Bugs, Drugs, and the Placenta

Janet R. Hardy, PhD;  Melissa S. Tassinari, PhD


November 09, 2022

How exquisitely designed is the human body? Despite our efforts to occasionally derail our health and well-being, our bodies come with helpful built-in protective functional barriers. The blood-brain barrier and the placenta are two examples. In basic terms, both restrict the free flow of substances from the systemic circulation and help prevent harmful substances from reaching the brain and the fetus, respectively. The placenta is unique in that it develops along with the fetus and, at delivery, is expelled after having done its work. But what happens when a disease or treatment alters the ability of the placenta to operate as a control gate for the fetus?

Janet R. Hardy, PhD

In keeping with this column’s title, let’s start with bugs. Based on the 2021 World Malaria Report, malaria continues to strike hardest against pregnant women and children in Africa.[1] In 2020 in 33 moderate- and high-transmission African countries, 34% of pregnancies (11.6 million of 33.8 million) were exposed to malaria infection. Malaria infection during pregnancy is associated with adverse birth outcomes, including small for gestational age and preterm birth, which in turn increase the risk for neonatal and childhood mortality.

Malaria is caused by the parasite of the genus Plasmodium and is transmitted by infective female Anopheles mosquitoes. The predominant parasite in sub-Saharan Africa is Plasmodium falciparum. Pregnant women are particularly vulnerable. Once a subject is bitten, the P. falciparum parasite is injected into the human blood stream where it is taken up initially by the liver and subsequently by the erythrocytes of the host which adhere to placental receptors, triggering placental inflammation and subsequent damage. This leads to impaired placental development and function, placental insufficiency, and the adverse birth outcomes identified above.[2] In targeting the placenta, this parasite can cause structural and functional placental alterations through infection and inflammation. A recent review by McColl et al. has shown that placental inflammation with or without infection affects the normal function of placental amino acid transporters, leading to similar adverse pregnancy outcomes.[3]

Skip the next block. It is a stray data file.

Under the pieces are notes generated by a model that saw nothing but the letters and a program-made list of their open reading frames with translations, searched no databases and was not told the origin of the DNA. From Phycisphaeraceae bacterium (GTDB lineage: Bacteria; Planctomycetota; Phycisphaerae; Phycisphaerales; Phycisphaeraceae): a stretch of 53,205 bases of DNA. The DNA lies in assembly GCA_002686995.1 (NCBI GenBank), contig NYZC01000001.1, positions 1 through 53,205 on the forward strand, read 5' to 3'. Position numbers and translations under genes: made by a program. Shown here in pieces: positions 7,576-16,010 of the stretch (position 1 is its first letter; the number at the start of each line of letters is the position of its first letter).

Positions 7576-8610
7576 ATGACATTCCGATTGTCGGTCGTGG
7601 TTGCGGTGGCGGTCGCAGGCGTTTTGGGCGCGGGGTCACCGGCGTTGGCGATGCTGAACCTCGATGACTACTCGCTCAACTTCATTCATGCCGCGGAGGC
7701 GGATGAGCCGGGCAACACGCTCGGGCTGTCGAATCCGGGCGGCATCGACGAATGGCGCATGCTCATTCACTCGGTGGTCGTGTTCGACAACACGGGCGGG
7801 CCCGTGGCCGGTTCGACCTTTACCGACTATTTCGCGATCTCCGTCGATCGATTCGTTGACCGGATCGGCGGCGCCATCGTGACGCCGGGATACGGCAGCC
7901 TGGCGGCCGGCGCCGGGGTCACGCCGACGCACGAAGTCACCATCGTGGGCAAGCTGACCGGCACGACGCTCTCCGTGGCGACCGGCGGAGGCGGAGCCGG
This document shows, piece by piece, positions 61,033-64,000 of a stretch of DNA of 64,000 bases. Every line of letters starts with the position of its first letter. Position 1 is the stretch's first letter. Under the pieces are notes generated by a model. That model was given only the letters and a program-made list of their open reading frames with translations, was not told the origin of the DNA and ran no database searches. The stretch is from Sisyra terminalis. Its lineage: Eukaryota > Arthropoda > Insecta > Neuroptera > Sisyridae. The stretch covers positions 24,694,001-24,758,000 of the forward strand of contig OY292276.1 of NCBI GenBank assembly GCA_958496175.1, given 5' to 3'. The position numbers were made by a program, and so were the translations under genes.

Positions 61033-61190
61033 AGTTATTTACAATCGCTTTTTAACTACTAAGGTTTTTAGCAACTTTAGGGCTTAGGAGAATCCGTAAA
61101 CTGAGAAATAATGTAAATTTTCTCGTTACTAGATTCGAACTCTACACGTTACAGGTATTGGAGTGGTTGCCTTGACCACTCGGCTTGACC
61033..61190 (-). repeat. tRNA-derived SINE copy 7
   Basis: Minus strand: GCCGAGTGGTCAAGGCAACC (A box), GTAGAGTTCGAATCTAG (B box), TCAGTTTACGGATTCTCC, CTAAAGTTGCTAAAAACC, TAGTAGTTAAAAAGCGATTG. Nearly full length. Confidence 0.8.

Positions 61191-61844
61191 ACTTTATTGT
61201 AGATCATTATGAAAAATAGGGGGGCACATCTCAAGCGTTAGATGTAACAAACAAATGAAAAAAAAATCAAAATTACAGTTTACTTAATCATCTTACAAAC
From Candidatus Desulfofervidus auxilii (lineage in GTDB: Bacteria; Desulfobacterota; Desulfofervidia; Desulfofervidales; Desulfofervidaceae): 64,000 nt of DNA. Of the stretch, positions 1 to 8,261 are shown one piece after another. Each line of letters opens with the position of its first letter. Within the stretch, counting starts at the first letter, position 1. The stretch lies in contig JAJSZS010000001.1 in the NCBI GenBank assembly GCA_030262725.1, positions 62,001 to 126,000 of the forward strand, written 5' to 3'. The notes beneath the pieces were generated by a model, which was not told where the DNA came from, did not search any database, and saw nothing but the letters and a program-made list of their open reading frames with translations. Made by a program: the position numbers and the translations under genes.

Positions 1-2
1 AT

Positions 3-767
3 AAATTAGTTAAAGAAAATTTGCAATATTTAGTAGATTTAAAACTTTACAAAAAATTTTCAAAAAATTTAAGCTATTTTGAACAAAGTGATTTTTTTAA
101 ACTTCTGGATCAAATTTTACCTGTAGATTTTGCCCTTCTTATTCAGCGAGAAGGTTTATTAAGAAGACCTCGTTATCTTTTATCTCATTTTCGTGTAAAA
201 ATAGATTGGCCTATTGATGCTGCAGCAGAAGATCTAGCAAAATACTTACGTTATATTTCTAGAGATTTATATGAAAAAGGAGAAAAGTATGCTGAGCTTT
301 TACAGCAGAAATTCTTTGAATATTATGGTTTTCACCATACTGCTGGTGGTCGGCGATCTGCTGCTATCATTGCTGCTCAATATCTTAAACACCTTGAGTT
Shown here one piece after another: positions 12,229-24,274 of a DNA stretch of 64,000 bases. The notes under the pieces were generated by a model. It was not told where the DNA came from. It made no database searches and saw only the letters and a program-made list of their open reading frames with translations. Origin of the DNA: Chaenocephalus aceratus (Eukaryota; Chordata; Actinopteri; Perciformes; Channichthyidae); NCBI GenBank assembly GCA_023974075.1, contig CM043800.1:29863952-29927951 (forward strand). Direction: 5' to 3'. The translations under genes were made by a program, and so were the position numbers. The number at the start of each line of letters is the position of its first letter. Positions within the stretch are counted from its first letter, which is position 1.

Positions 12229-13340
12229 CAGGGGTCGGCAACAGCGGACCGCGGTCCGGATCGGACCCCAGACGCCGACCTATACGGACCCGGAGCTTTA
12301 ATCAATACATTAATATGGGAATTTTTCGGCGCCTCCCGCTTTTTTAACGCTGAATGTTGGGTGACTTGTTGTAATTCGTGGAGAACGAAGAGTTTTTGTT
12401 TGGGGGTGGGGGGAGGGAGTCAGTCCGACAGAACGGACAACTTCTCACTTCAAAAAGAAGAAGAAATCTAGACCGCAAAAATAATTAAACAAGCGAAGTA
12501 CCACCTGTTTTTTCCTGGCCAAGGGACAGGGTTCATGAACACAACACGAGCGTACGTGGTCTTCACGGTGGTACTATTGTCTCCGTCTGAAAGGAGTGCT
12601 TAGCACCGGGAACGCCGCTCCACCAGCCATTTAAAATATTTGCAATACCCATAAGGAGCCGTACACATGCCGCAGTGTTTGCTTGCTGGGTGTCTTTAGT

Melissa S. Tassinari, PhD

Moving on to drugs and drug safety in pregnancy, concern generally focuses on exposure during pregnancy that might directly affect the fetus at critical time windows during growth and development. There is a need to understand not only the size of the drug molecules and the degree to which they cross the placenta, but also how those medications may affect the development and function of the placenta itself. New research methods such as the “placenta-on-a-chip” that models the transport of nutrients and drugs allow direct evaluation of placental function.[4] Assessing placental function using such tools during drug development will contribute to a better understanding of the safety and efficacy of new medications for use in pregnancy, providing important information at the preclinical phases.[5]

The placenta is a dynamic organ with metabolic, endocrine, immunologic, and transport functions. Most importantly, it protects a healthy pregnancy. It also provides the advantage of immunologic protection to the fetus when maternal antibodies cross the placenta and provide initial protection until the newborn’s own immune system matures. Using our knowledge of placental alteration models and new research methods such as “placenta-on-a-chip” can help expand our understanding of the role of the placenta in medication safety in pregnancy.

Dr. Hardy is executive director, head of pharmacoepidemiology, at Biohaven Pharmaceuticals. She serves as a member of Council for the Society for Birth Defects Research and Prevention, represents the BDRP on the Coalition to Advance Maternal Therapeutics, and is a member of the North American Board for Amandla Development, South Africa. Dr. Tassinari is a consultant and was formerly employed by Pfizer and the Food and Drug Administration. Dr. Tassinari is a past president of BDRP (formerly the Teratology Society) and currently serves as a member of the External Science Advisory Committee for The Medicines for Malaria Venture and is a member of the Science Advisory Committee for the COVID-19 Vaccines International Pregnancy Exposure Registry.

This article originally appeared on, part of the Medscape Professional Network.

Follow Medscape on Facebook, Twitter, Instagram, and YouTube